One of the enduring questions in Parkinson's disease research has been how treatment with levodopa and other dopaminergic drugs affects progression of the disease. Researchers are continuing to try to clarify these effects.

One study has suggested that people with Parkinson's with a low-activity variant of the gene for COMT (which breaks down dopamine) perform worse than others on tests of cognition, and that dopaminergic drugs may worsen cognition in these people, perhaps because the reduced COMT activity causes dopamine to build up to harmful levels in some parts of the brain. In the future, it may become possible to test for such individual gene differences in order to improve treatment of PD.

A variety of new drug treatments are in clinical trials for Parkinson's. These include a drug called GM1 ganglioside that increases dopamine levels in the brain. Researchers are testing whether this drug can reduce symptoms, delay disease progression, or partially restore damaged brain cells in PD patients.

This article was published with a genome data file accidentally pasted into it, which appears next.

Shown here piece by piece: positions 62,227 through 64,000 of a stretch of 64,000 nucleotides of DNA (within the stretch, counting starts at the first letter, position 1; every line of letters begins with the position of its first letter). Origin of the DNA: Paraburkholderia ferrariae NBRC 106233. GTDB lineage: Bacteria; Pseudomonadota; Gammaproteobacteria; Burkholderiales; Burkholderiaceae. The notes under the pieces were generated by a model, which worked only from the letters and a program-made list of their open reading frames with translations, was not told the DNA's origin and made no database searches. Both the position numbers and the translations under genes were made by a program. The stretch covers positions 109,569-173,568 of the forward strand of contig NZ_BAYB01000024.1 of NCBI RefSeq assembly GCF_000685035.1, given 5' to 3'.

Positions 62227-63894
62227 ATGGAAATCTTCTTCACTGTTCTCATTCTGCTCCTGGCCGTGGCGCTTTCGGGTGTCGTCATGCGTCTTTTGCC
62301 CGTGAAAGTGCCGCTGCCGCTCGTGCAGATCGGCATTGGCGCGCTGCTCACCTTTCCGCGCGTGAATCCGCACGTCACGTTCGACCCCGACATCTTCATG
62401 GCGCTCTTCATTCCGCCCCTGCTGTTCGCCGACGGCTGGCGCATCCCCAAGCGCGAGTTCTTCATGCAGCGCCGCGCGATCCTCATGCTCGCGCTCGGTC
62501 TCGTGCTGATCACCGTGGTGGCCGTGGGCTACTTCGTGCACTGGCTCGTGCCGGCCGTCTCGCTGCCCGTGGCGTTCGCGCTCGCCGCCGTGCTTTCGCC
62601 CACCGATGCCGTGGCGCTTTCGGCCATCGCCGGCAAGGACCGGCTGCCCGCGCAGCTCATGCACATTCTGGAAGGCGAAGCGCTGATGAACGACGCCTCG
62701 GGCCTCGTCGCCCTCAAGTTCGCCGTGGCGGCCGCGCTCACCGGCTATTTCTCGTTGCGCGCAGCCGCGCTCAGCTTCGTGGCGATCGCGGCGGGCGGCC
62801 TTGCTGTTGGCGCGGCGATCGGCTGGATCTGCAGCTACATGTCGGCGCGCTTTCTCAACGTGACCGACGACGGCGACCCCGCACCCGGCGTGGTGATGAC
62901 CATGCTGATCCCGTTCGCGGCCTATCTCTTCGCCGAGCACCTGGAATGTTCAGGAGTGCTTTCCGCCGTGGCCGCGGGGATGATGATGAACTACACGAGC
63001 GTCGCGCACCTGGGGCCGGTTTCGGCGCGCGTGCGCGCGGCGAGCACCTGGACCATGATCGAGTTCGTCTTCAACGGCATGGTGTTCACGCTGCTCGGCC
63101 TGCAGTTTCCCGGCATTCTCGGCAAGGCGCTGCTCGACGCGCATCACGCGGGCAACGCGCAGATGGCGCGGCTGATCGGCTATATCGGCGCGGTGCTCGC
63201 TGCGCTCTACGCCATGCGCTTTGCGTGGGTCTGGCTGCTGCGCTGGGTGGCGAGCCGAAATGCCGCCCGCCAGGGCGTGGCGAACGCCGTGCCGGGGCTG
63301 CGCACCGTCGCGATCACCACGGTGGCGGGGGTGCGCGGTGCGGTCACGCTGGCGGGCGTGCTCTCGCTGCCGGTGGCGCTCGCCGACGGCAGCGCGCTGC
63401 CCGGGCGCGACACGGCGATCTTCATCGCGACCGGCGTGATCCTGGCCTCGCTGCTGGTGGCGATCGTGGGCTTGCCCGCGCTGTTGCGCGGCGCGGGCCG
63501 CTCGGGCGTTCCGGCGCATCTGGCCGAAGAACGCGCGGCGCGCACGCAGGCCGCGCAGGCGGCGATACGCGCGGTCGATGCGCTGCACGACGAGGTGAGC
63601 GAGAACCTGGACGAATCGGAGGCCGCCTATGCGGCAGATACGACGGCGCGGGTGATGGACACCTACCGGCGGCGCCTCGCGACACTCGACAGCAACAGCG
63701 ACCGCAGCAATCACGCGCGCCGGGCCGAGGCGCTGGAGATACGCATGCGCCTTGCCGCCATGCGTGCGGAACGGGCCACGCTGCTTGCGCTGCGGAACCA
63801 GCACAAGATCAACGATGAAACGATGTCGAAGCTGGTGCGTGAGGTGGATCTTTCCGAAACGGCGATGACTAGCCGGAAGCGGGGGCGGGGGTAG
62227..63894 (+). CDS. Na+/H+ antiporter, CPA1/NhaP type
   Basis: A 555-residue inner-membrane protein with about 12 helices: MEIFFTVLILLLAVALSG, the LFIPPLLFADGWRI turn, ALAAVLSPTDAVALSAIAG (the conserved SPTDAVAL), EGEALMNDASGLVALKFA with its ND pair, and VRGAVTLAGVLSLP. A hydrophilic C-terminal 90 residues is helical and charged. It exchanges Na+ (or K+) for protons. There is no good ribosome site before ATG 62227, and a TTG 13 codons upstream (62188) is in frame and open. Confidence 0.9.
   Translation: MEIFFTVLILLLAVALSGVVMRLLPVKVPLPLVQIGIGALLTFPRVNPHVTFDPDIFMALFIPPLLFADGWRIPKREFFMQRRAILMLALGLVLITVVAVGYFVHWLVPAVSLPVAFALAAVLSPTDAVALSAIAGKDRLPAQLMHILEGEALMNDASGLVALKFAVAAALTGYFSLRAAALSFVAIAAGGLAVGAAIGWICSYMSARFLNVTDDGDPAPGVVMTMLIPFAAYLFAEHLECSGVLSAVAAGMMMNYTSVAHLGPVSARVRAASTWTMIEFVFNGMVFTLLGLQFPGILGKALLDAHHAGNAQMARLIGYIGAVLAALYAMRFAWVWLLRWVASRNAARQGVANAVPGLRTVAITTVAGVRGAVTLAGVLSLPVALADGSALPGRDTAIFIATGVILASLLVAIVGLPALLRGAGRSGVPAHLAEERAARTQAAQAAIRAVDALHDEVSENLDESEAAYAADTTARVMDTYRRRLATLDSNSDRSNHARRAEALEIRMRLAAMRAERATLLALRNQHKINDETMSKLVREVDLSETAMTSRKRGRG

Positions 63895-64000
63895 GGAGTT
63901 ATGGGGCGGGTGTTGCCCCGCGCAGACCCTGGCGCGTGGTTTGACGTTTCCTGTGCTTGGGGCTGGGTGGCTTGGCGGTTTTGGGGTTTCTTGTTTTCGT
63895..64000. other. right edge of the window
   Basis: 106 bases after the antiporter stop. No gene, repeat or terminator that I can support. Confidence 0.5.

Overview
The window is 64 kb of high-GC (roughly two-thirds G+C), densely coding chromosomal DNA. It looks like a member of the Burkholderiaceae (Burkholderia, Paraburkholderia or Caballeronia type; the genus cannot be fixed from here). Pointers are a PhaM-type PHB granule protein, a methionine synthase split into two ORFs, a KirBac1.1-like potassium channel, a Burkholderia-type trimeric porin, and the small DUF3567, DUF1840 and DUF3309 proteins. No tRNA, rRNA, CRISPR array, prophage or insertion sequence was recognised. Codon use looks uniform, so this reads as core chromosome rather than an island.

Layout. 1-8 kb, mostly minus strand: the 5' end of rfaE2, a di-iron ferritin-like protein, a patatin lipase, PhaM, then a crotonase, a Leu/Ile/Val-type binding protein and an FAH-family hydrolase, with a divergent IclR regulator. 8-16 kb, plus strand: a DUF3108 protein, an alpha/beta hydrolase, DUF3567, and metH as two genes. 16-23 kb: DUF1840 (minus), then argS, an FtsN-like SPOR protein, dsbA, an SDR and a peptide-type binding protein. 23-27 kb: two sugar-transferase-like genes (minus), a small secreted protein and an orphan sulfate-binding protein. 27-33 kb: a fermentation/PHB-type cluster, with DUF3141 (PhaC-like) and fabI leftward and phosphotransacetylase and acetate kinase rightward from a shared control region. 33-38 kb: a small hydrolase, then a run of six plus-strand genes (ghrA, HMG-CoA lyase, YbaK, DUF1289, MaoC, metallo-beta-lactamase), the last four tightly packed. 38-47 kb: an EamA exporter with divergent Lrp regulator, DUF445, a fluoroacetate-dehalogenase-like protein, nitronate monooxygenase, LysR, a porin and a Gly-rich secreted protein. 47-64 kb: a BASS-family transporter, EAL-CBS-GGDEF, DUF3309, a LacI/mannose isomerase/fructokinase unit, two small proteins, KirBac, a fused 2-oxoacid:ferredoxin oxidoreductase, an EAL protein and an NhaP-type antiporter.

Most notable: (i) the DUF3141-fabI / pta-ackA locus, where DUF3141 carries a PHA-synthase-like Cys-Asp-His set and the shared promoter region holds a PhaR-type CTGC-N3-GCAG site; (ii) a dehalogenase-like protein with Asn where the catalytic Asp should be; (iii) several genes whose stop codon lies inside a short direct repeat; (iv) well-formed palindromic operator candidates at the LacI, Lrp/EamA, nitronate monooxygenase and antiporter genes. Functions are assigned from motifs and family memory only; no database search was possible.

Other studies are testing whether a drug called istradefylline can improve motor function in PD, and whether a drug called ACP-103 that blocks receptors for the neurotransmitter serotonin will lessen the severity of parkinsonian symptoms and levodopa-associated complications in PD patients. Other topics of research include controlled-release formulas of PD drugs and implantable pumps that give a continuous supply of levodopa.

Some researchers are testing potential neuroprotective drugs to see if they can slow the progression of PD. One study, called NET-PD (Neuroexploratory Trials in Parkinson's Disease), is evaluating minocycline, creatine, coenzyme Q10, and GPI-1485 to determine if any of these agents should be considered for further testing. The NET-PD study may evaluate other possible neuroprotective agents in the future.

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Drugs found to be successful in the pilot phases may move to large phase III trials involving hundreds of patients. A separate group of researchers is investigating the effects of either 1200 or 2400 milligrams of coenzyme Q10 in 600 patients. Several MAO-B inhibitors, including selegiline, lazabemide, and rasagiline, also are in clinical trials to determine if they have neuroprotective effects in people with Parkinson's.

Next: Research on Nerves and Brain Cells Regarding Parkinson's Disease